A big part of the building is knowledge. We need to know exactly who Canada is and what exactly we’re dealing with. It’s not just one bill, or even eight. Rather, it is a legacy that Canada has kept alive (election after election after election) in order to extinguish us. Right now it’s Bill C-45 and all the other bills; before that, it was Residential Schools; the Native Sexual Sterilization Act; the imposition of the Band Council system; the 1969 White Paper; the creation of blood quantum; the abolishment of the National Indian government of Canada and, later, the co-optation of the Assembly of First Nations (formerly the National Indian Brotherhood); the creation of the word “Aboriginal” (which was meant to detach us from our “Indian” ancestors) …and the list goes on.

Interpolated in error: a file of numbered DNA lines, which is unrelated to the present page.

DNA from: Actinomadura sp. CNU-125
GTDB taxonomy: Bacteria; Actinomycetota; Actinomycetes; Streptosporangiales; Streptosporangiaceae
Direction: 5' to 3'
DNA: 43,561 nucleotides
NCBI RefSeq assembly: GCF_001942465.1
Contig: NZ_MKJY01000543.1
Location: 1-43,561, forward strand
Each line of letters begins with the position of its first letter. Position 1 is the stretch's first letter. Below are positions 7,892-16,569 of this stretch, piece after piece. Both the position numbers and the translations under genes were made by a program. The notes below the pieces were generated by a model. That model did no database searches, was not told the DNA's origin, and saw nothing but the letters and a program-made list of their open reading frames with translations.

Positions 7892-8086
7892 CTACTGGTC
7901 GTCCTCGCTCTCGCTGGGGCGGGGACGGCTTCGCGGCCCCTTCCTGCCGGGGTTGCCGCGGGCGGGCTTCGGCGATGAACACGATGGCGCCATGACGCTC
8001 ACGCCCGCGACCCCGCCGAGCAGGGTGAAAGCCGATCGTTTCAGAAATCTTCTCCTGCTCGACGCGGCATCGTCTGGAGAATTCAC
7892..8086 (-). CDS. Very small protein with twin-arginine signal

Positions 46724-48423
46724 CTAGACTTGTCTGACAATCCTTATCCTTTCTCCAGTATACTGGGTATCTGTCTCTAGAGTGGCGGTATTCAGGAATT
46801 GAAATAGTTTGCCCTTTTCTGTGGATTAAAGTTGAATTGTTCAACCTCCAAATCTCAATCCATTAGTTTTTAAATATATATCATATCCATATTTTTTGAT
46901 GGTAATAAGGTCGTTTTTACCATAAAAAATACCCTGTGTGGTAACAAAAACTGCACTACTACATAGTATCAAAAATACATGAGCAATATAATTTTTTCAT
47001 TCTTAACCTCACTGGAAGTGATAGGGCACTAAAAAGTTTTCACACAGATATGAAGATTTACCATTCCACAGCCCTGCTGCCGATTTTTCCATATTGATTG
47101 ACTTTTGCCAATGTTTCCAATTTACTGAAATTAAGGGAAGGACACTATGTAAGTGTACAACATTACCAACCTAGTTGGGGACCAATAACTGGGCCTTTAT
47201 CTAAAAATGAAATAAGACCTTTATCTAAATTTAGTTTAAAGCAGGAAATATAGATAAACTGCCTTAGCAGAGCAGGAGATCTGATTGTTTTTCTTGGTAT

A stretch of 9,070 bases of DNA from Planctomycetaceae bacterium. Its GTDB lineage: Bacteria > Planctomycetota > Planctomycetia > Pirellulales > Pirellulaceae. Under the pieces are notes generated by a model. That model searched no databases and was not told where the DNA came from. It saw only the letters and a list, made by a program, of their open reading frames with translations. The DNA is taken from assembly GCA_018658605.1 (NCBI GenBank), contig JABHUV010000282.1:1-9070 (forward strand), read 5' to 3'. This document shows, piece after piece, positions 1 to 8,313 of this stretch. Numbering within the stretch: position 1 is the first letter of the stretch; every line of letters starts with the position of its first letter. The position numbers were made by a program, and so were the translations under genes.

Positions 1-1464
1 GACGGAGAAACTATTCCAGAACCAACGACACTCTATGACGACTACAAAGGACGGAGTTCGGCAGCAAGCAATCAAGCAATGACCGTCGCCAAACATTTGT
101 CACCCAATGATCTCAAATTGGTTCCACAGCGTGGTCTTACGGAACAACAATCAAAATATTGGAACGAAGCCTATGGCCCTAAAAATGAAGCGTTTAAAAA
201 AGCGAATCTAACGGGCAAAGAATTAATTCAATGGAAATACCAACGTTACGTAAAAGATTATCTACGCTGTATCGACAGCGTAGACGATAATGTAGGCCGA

There’s alot for us to consider, but we have to consider it just the same. To help carry this forward, here’s a modest list of films you should probably check out. If you know of any other videos or any other useful stuff that should be here, please post it in the comments below.

Canada will never self-correct. It’s up to us to correct Canada, by example.

First Nations and Canada
http://intercontinentalcry.org/first-nations-and-canada-jurisdiction-and-education-presentation-by-sharon-venne/
In this 48 minute presentation, the respected Nehiyaw (Cree) lawyer Sharon Venne explains the Harper government’s current effort to unilaterally remodel Canada’s political landscape at the expense of all First Nations.

Where do WE Start the Conversation
https://www.youtube.com/watch?v=2W0LQ_TE5Gg